Seminar in Hungary

A seminar with the participation of worldwide voluntary organizations which deal with the educational project “Roma-Gadie-Dialogue” took place in the Hungarian city of Petsh from 9 to 13 February, 2006.

The overwhelming majority of the participants were representatives of EU-countries. The only exceptions were some representatives of the Ukraine – a country, which takes all measures for an early intake in the European Union – and the author of this article. However the “Memorial” group from Saint Petersburg had at least three representatives – me and our German volunteers Teresa Tammer and Barbara Oltersdorf.

Petsh – the capital of the Southern region Baranija – wasn’t chosen accidentally as location for the seminar. Only 30 km away from the Croatian border, the city was for long centuries under the control of the Romans, later – of the Turks, after it formed a part of the Austrian-Hungary Empire. The people, whom settled there, formed the actual look of Petsh through their religious and cultural tradition and spread over the hills, which to count I had not enough time for. Narrow side-streets lead to a place, which first of all seems so colossal because of this sudden open view. It turns out that the park, the fountains and today’s sculptures lay down at the ruin of an early-Christian church. The place in front of the Saint Isttvan Cathedral – deserted on week-days, on the week-ends turn out to a colossal parking-zone. And the marble sculpture of the Saint himself, which stands on a not high base, seems to be of flesh and blood – like a further gazer – the bronze sculpture. You don’t understand at first view that this is a sculpture. At first it is like when you become aware of a glance, you turn round and see stately man in coat, who lean on the balcony’s railing. You look and look and then you understand that Franz Liszt is standing in front of you…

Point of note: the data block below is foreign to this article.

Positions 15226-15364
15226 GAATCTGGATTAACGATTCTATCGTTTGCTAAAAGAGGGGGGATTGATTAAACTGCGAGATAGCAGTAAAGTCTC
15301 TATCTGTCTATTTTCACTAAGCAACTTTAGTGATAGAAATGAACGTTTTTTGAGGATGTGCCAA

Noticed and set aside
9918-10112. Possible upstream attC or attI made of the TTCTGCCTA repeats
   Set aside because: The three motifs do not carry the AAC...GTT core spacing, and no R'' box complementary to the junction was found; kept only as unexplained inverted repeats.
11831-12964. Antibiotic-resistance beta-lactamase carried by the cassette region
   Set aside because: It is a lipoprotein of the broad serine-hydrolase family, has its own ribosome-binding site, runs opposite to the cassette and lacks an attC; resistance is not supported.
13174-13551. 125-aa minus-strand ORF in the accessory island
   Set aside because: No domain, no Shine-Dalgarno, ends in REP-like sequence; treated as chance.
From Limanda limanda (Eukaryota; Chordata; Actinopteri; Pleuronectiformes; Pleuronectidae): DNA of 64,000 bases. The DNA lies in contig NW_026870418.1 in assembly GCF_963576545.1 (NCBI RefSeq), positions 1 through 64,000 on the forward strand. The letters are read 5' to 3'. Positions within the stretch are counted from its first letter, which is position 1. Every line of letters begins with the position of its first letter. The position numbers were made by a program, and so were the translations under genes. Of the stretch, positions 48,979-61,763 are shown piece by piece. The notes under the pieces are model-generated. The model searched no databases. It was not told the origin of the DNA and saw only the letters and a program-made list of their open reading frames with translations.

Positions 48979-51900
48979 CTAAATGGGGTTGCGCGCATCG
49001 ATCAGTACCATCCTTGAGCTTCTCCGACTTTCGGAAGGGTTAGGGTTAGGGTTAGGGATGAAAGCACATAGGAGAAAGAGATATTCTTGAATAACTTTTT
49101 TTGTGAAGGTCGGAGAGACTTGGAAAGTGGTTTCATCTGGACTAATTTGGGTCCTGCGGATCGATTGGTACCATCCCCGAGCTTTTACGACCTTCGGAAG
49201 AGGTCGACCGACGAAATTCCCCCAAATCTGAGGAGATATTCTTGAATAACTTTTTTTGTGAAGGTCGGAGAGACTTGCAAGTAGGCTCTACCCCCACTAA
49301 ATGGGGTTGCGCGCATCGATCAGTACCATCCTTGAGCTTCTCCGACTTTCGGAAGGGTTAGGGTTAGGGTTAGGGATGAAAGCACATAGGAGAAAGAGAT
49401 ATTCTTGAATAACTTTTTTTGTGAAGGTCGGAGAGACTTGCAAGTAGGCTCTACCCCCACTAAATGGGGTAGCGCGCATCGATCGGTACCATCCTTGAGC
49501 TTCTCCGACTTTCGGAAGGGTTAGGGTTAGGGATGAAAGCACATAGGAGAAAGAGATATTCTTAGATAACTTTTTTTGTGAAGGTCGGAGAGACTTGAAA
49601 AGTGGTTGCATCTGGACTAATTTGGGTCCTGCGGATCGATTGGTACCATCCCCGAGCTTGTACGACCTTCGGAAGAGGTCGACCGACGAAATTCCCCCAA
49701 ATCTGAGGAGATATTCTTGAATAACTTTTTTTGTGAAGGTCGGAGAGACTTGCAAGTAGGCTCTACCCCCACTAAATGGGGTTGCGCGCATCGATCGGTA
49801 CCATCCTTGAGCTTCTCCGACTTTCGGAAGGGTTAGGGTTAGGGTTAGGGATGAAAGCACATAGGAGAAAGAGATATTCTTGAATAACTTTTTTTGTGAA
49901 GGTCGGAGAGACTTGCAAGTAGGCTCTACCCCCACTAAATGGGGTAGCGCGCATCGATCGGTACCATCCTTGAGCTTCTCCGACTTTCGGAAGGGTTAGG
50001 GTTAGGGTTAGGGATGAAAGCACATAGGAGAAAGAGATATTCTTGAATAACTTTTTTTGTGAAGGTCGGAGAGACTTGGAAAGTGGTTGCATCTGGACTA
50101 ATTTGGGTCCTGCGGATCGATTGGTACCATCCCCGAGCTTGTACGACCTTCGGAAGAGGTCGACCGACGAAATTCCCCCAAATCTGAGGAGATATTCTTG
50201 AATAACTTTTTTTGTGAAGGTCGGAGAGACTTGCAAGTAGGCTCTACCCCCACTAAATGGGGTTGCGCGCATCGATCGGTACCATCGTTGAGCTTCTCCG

When turning in the yard of the inhabited house you literally run against a sandstone-sculpture of the twelve apostles, every of these higher than human height. Besides this colossal building of a former mosque which was turned in a catholic cathedral, stand an electric carillon, which invites people to the Sunday’s vesper…

That’s the city Petsh, in which environs since many centuries live Romas. For a few days we managed to become acquainted with the education-projects there, which exist for the Roman children in the city and the region.

One of these – a program about preschool education, means a kindergarten for Roman children, developed through initiative and support of the church. Besides the care of the children the kindergarten gives work to several tens of young Romas. Here mothers can leave their children unworried, because they know that they will be fed, someone will have a look after them and – they will get a good preparation for school.

To be continued…

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